- Aggregate amount (if any) unpaid on those shares (i.e. have the shareholders paid the company the nominal value of their shares, or do the shares remain unpaid at the date of the confirmation statement?)
For each class (type) of shares, you’ll also need to provide:
- Prescribed particulars of the rights attached to the shares
- Total number of shares of that class
- Aggregate nominal value of shares of that class
The prescribed particulars outline the rights that shareholders have. Most companies have Ordinary shares that provide the following rights to the people that own them:
- The right to cast one vote per share at a general meeting
- The right to a share of profits (dividend payments) in relation to the percentage of ownership represented by the share
- Whether the share is to be redeemed or is liable to be redeemed at the option of the company or the shareholder.
- The right to receive a share of capital on the winding up of the company
If you issue Ordinary shares and adopt Model articles of association, the rights listed above will apply and be outlined in your articles.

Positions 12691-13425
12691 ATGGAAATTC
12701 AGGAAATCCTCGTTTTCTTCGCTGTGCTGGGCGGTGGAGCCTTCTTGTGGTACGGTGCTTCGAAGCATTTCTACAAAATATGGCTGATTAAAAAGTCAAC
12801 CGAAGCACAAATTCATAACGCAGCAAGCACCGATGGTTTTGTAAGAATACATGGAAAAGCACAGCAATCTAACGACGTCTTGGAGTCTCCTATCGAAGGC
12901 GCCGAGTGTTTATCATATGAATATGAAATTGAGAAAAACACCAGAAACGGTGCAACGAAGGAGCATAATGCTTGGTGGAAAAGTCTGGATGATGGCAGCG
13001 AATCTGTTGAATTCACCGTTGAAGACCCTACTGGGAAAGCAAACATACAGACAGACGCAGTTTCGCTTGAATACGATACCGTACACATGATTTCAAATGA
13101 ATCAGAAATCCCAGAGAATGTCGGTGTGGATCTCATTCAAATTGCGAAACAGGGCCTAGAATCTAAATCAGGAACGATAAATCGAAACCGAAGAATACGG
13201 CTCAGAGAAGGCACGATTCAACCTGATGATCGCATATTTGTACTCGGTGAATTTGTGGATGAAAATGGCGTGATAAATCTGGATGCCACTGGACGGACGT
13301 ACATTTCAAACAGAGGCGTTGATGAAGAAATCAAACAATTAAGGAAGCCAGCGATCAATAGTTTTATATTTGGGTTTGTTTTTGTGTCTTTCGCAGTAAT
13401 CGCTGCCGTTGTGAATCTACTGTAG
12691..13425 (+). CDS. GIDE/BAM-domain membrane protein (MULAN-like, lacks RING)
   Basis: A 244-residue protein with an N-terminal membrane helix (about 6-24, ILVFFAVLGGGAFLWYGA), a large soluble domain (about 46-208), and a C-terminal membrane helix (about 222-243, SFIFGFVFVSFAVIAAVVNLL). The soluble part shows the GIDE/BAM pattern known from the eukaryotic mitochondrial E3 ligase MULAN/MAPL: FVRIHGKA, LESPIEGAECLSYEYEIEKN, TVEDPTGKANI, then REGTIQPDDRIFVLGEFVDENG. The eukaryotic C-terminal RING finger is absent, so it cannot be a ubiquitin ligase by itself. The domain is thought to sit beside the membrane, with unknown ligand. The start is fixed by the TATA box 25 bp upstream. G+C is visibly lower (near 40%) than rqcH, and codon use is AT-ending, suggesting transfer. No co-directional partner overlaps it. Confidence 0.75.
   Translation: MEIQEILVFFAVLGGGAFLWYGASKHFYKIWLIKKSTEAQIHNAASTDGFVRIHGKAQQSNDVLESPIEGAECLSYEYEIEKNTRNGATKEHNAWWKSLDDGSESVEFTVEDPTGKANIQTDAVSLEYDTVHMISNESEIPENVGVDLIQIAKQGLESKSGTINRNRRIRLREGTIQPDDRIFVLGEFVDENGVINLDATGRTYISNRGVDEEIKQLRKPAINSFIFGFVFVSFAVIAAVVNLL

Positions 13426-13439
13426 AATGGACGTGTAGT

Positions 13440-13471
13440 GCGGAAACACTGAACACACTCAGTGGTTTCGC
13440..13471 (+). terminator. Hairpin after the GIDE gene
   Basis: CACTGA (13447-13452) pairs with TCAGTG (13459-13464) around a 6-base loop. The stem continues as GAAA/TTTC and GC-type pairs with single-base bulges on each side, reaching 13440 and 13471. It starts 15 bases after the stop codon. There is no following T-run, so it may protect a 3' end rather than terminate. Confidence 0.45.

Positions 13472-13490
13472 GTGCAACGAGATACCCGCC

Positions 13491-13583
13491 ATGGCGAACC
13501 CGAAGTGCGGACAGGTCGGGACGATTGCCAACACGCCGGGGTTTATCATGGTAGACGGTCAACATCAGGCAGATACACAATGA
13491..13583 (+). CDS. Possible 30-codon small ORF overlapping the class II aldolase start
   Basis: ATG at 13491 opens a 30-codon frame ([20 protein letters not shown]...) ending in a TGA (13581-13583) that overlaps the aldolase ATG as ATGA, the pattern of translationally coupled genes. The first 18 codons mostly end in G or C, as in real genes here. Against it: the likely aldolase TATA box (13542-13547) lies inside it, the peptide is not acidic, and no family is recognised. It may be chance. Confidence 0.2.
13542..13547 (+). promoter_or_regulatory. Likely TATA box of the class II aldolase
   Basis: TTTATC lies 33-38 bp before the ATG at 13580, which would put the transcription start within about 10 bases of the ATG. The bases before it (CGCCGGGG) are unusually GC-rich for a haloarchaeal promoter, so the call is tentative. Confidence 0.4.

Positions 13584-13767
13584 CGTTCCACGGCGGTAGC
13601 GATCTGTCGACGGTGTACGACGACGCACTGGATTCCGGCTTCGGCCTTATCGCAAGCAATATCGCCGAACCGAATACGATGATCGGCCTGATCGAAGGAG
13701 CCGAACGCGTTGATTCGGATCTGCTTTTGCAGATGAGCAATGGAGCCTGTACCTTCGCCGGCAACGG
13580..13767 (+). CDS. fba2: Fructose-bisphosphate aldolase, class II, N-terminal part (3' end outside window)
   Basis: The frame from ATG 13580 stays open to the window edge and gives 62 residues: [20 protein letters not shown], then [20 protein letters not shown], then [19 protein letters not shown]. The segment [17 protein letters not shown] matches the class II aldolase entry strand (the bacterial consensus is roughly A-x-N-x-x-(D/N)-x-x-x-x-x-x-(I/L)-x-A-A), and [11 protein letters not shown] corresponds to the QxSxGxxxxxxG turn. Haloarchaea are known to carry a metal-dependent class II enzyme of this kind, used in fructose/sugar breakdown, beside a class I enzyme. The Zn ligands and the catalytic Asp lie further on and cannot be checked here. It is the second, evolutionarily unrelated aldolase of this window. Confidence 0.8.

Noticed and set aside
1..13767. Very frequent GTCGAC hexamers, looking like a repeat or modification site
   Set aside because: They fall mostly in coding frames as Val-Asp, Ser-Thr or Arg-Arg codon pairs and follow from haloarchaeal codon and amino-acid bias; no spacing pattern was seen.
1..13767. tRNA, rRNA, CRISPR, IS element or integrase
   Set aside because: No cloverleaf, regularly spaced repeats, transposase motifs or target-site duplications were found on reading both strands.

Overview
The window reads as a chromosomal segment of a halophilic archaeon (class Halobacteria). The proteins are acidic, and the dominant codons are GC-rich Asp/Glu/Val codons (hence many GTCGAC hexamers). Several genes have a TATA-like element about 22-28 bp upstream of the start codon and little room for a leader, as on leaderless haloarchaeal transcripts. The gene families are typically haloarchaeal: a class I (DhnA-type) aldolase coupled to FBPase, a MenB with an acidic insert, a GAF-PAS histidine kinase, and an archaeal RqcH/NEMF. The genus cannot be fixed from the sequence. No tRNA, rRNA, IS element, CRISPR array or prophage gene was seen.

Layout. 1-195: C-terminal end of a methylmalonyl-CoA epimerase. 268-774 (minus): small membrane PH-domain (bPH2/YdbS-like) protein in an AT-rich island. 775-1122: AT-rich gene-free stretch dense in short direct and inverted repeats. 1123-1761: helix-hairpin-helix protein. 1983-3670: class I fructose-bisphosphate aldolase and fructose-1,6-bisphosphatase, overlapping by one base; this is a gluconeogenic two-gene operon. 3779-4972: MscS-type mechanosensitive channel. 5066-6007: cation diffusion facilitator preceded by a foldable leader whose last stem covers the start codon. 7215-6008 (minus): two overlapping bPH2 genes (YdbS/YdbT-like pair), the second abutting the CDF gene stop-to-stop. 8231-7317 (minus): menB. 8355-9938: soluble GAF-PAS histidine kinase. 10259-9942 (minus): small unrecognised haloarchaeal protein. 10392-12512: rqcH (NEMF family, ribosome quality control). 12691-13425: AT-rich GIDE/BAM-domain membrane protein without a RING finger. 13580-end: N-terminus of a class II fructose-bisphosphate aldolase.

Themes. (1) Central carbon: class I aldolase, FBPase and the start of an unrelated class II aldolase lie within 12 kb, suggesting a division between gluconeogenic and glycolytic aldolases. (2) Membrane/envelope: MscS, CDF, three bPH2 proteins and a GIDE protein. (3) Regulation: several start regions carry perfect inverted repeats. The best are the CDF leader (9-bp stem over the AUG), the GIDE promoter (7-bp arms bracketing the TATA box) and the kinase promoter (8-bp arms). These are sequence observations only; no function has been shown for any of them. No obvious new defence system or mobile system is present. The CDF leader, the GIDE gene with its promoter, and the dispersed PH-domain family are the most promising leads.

If you are unsure which voting rights and prescribed particulars apply to your company, you should refer to the articles. In other instances, this information may be contained in a company resolution.
When to submit a confirmation statement
A confirmation statement should be submitted once every 12 months, usually by the same date each year. The first confirmation statement date is 12 months after your company’s registration (the ‘date of incorporation’) at Companies House. This date will be stated on your certificate of incorporation.
Here’s an example: If you registered your company on February 1st, 2020, your first confirmation date will be February 1st, 2021. The information entered on the statement must accurately reflect the company details on the confirmation date that you enter on the form.
You have 14 days after the confirmation date to send the statement to Companies House. It doesn’t matter if any information changes between the confirmation date and the date you send it to Companies House. You can update the details at any time afterwards, or wait until your next statement is due the following year.
You can send your confirmation statement early, but there’s no need to do this unless you want to report a change of company details before your statement is due. Just remember, if you do file the statement early, the due date for your next one will change accordingly.
How to send a confirmation statement to Companies House
You can choose to complete a paper confirmation statement and send it to Companies House by post. This costs £40.
You can also fill out your confirmation statement online and submit it electronically. This is also much easier and only costs £13. Watch this demo video from Companies House to see how to complete your statement online.